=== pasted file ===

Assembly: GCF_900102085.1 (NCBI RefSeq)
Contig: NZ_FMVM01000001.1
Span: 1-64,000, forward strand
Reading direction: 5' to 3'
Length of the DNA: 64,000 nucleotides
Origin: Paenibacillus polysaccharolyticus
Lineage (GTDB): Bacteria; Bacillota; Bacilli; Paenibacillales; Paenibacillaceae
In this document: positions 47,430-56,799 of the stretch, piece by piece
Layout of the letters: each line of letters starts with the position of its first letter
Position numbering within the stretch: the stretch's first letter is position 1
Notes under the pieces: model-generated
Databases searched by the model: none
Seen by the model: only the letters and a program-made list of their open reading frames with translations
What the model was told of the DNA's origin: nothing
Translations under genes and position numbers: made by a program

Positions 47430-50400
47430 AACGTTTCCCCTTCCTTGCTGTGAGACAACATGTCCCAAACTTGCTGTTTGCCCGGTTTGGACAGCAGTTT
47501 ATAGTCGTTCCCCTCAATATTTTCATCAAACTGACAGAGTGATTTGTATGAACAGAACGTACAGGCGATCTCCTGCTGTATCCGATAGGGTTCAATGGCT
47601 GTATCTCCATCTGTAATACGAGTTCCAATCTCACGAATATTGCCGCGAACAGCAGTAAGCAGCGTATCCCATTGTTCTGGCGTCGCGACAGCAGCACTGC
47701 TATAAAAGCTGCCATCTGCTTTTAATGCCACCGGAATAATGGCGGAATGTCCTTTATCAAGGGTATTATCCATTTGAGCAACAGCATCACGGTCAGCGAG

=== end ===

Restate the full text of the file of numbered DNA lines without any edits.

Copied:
Assembly: GCF_900102085.1 (NCBI RefSeq)
Contig: NZ_FMVM01000001.1
Span: 1-64,000, forward strand
Reading direction: 5' to 3'
Length of the DNA: 64,000 nucleotides
Origin: Paenibacillus polysaccharolyticus
Lineage (GTDB): Bacteria; Bacillota; Bacilli; Paenibacillales; Paenibacillaceae
In this document: positions 47,430-56,799 of the stretch, piece by piece
Layout of the letters: each line of letters starts with the position of its first letter
Position numbering within the stretch: the stretch's first letter is position 1
Notes under the pieces: model-generated
Databases searched by the model: none
Seen by the model: only the letters and a program-made list of their open reading frames with translations
What the model was told of the DNA's origin: nothing
Translations under genes and position numbers: made by a program

Positions 47430-50400
47430 AACGTTTCCCCTTCCTTGCTGTGAGACAACATGTCCCAAACTTGCTGTTTGCCCGGTTTGGACAGCAGTTT
47501 ATAGTCGTTCCCCTCAATATTTTCATCAAACTGACAGAGTGATTTGTATGAACAGAACGTACAGGCGATCTCCTGCTGTATCCGATAGGGTTCAATGGCT
47601 GTATCTCCATCTGTAATACGAGTTCCAATCTCACGAATATTGCCGCGAACAGCAGTAAGCAGCGTATCCCATTGTTCTGGCGTCGCGACAGCAGCACTGC
47701 TATAAAAGCTGCCATCTGCTTTTAATGCCACCGGAATAATGGCGGAATGTCCTTTATCAAGGGTATTATCCATTTGAGCAACAGCATCACGGTCAGCGAG